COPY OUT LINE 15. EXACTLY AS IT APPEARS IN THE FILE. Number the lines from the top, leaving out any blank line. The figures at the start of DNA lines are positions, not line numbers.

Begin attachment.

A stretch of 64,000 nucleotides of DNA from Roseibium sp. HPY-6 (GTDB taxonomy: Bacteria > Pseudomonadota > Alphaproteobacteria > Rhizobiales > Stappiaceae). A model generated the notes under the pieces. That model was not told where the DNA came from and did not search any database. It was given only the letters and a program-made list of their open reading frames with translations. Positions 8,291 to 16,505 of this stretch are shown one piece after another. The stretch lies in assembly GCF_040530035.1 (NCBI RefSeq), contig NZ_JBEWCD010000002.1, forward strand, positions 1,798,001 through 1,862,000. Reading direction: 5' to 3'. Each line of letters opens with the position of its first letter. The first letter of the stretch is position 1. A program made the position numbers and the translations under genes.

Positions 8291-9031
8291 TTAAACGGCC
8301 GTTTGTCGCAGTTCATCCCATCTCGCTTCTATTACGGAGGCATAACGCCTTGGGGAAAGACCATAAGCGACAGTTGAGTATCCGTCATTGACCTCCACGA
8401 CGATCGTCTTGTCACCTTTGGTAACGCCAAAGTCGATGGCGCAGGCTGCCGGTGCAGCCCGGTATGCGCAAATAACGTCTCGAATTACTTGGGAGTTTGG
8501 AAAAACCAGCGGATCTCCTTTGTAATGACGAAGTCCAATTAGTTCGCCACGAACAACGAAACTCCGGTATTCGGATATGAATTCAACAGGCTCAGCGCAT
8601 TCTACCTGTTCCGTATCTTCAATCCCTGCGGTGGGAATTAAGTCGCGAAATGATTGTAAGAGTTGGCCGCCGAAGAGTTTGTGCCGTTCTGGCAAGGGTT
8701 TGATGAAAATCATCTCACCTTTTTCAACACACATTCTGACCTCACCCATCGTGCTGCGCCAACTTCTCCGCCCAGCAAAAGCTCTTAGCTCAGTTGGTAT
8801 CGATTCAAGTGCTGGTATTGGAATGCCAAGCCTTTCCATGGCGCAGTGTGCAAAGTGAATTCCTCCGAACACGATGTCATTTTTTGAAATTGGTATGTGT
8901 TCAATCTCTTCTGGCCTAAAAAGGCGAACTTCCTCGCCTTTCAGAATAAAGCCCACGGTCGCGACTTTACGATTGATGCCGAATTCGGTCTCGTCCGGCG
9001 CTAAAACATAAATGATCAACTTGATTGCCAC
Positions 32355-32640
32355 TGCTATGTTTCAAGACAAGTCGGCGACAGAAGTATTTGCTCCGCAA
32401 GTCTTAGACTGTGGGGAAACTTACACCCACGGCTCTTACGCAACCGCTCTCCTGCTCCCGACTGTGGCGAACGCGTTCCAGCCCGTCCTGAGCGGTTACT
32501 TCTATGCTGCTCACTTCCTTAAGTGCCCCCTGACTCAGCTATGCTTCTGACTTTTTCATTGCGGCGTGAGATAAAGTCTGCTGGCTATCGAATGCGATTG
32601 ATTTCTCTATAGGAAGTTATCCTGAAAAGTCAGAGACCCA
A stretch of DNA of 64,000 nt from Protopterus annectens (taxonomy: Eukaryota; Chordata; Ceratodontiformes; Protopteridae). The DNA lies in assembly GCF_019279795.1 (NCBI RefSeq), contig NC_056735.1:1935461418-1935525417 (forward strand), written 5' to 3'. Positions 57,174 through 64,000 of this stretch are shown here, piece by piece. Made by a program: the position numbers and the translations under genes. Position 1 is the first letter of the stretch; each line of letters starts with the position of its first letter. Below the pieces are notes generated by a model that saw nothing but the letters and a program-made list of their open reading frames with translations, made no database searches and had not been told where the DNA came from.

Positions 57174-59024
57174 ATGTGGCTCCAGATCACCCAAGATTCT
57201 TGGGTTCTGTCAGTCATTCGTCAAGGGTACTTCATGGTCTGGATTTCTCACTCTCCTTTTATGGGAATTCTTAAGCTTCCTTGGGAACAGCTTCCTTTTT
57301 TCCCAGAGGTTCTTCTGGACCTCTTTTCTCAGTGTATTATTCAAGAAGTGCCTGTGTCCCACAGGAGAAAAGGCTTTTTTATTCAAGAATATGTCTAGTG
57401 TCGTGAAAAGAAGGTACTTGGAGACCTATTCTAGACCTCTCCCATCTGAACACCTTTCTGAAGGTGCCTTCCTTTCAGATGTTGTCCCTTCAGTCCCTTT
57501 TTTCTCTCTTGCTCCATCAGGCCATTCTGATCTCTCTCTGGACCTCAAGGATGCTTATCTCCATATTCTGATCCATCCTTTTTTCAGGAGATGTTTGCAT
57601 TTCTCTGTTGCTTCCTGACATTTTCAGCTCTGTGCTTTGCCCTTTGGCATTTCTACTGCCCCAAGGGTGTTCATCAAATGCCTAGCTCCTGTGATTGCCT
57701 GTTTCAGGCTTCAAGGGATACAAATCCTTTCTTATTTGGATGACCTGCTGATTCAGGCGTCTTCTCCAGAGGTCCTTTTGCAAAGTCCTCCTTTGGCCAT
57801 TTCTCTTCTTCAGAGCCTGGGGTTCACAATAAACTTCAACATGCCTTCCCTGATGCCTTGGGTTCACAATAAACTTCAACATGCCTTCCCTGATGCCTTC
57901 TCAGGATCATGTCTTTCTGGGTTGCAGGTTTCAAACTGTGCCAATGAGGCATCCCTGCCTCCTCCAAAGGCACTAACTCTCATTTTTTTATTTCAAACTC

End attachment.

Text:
32501 TCTATGCTGCTCACTTCCTTAAGTGCCCCCTGACTCAGCTATGCTTCTGACTTTTTCATTGCGGCGTGAGATAAAGTCTGCTGGCTATCGAATGCGATTG